Well, this is late for the December Deviantart Conlang challenge. But then again, I haven't seen a January challenge yet, so I'll assume the December challenge is still open. The image above shows the opening lines of F. Scott Fitzgerald’s The Great Gatsby in Yuktepat. To refresh your memory, this is how the book begins:
In my younger and more vulnerable years my father gave me some advice that I've been turning over in my mind ever since. "Whenever you feel like criticizing any one," he told me, "just remember that all the people in this world haven't had the advantages that you've had."
In Yuktepat this becomes:
: Yan Thok-ôn Ka-cô-pi :
Xap-ôn wat sûq wat ôl-xhûng lem nat
ôl-qhôy wat luy hûq huy yuk laq hû
wat ôl-chek nik nik nyul men. Nat
ôl-xem, kyat tu-sûq myat tuq yan-un
tu-chup suk now kul-un u-nyul men
yat hi nyel nwong ôl-mul sing côq
I’ve made each of the lines exactly as long as the lines (vertical columns) in the image so you can match it up. Each of the glyphs is exactly one syllable in the transliteration (or a punctuation mark). Keep reading and I take it apart phrase by phrase.
The title is Yan Thok-ôn Kacôpi. Yan is ‘man,’ thok ‘great, main, central,’ and ôn is a demonstrative particle that attaches to the end of a noun phrase (you’ll see it several more times). Kacôpi [katsǝpi], naturally, is an approximation of Gatsby [gætsbi].
Xap-ôn wat “my father” - Xap is ‘father,’ ôn is a demonstrative marker. Wat is the first-person pronoun. Moving on...
... sûq wat ôl-xhûng lem ... “when I was young and vulnerable”
sûq - ‘time when’
wat - I/me
ôl - past-tense particle
xhûng - young
lem - vulnerable
nat ôl-qhôy wat - “...he gave me...”
nat - he - third-person pronoun. This is paired with -ôn. Since the father was marked with -ôn at the beginning of the sentence, we know that nat here refers to him.
qhôy - give; to, for - this is a verb, but also functions as equivalent to the English prepositions “to”/”for.” But as a verb, technically, it requires a tense particle like ôl in front of it.
luy hûq huy yuk laq - “[speak] one word of advice”
luy - speak
hûq - one
huy - knot - The word “knot” is also a measure word for nouns relating to speech. Yuktepat speakers visualized speech as a long string, with the individual words (or sounds) as knots along the string.
yuk - speak / speech
laq - help - So yuk-laq “advice” is literally “speech-help”
...hû wat ôl-chek nik nik nyul men. - “that I’ve been turning over in my mind ever since” (”that I’ve dragged into mind again and again”)
hû - “of” / “that” - a variant of i and hi. Here, it follows laq, which ends in [q]. The vowel [i] can’t stand next to [q] so it is moved back.
chek - pull, drag
nik - new. In this context, immediately after a verb, it means “again.”
nyul - enter
men - mind, thought. In Yuktepat to think of or remember something is for it to “enter [your] mind” (nyul men), as if it walked in by itself. Since the narrator is deliberately making himself think of it, he has to “drag” (chek) it into his head again and again.
Nat ôl-xem... “he said”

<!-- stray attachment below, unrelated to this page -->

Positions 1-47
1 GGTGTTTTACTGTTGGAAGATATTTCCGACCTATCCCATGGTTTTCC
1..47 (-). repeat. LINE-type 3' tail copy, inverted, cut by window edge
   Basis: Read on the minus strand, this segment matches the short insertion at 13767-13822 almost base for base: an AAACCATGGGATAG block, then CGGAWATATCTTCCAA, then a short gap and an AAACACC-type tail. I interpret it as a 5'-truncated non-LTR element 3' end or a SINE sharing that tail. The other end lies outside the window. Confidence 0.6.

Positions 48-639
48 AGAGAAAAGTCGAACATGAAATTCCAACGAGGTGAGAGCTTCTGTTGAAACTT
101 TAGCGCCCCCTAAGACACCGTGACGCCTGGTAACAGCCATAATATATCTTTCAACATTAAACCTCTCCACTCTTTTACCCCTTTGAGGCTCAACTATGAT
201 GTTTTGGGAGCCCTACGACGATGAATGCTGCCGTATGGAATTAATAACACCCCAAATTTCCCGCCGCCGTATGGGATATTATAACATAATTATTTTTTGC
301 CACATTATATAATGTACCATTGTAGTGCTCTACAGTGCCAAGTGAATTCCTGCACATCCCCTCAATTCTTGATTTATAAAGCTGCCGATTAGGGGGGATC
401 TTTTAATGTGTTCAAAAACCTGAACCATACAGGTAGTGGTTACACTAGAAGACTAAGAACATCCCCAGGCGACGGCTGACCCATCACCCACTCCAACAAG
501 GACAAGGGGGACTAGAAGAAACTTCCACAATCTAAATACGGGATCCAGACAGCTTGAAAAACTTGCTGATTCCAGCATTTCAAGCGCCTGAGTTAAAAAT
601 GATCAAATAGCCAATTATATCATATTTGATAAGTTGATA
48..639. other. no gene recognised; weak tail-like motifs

xem - to say (that) - Unlike the verb luy above, xem requires a another sentence as complement
...kyat tu-sûq myat tuq yan-un tu-chup... - “you will scrape another person will be feeling”
kyat - you
tu- - future tense marker. Unlike English, the future is required in conditional statements such as this. Keep looking in the next sentence for the hint that this is conditional...
sûq - “when” - just a reminder. It was also at the beginning of the first sentence
myat-tuq - criticize. Myat originally meant (and still means) “to scrape,” as well as being the name of a small knife used to scrape writing off of bamboo slats. This allowed the slats to be written on again, so myat came to mean “to correct.” Tuq means “sharp,” of people as well as knives. Hence “to scrape [someone] sharply.”
yan-un - “someone else” - Un is another demonstrative, like -ôn in the first sentence. Because of this we know that the “person” here refers to something other than the people we’ve been talking about so far - the speaker and his father. Here we can translate it as “another / someone else.”
chup - feel. The Yuktepat verb chup works the reverse of the English verb ‘feel’ - the person who ‘feels’ is the object. The object here, “you,” is left unsaid and implied because it already occurs at the beginning of this phrase. (It’s getting confusing, isn’t it?) So the entire sentence could be more literally rephrased as as “If [an impulse for] criticizing someone else is ever felt by you...”
...suk now kul-un u-nyul men yat hi nyel nwong ôl-mul sing côq hû kyat. - “just remember that all the people in this world haven't had the advantages that you've had”
suk - if...then / therefore
now - thought, idea
kul-un - following - Remember un from above? Kul means “to follow.” Altogether Now kul-un is “the following idea.”
u- - another verbal particle, this one doesn’t indicate tense like ôl or tu. It just indicates a clause following another clause with an actual tense particle in it.
nyul men - “enter one’s mind; think of” - Remember, we’ve seen this before.
yat - people
hi - of. Same as hû above
nyel - all
nwong - earth
mul - none, nada, zero
sing - lot(s). The kind you gamble with, not the synonymous-with-”many” kind. Specifically the people of ancient Tepat (before gambling was prohibited) used to gamble with small colored or numbered stones. The word sing has been metaphorically extended to “luck” and “fate,” and also become an adjective meaning “random.”
côq - good
kyat - you
“Therefore [you] will [let] the following idea enter your mind: all the people of the world have not had your good lots.”
I think I shouldn't worry about making up my own ideographic script as well.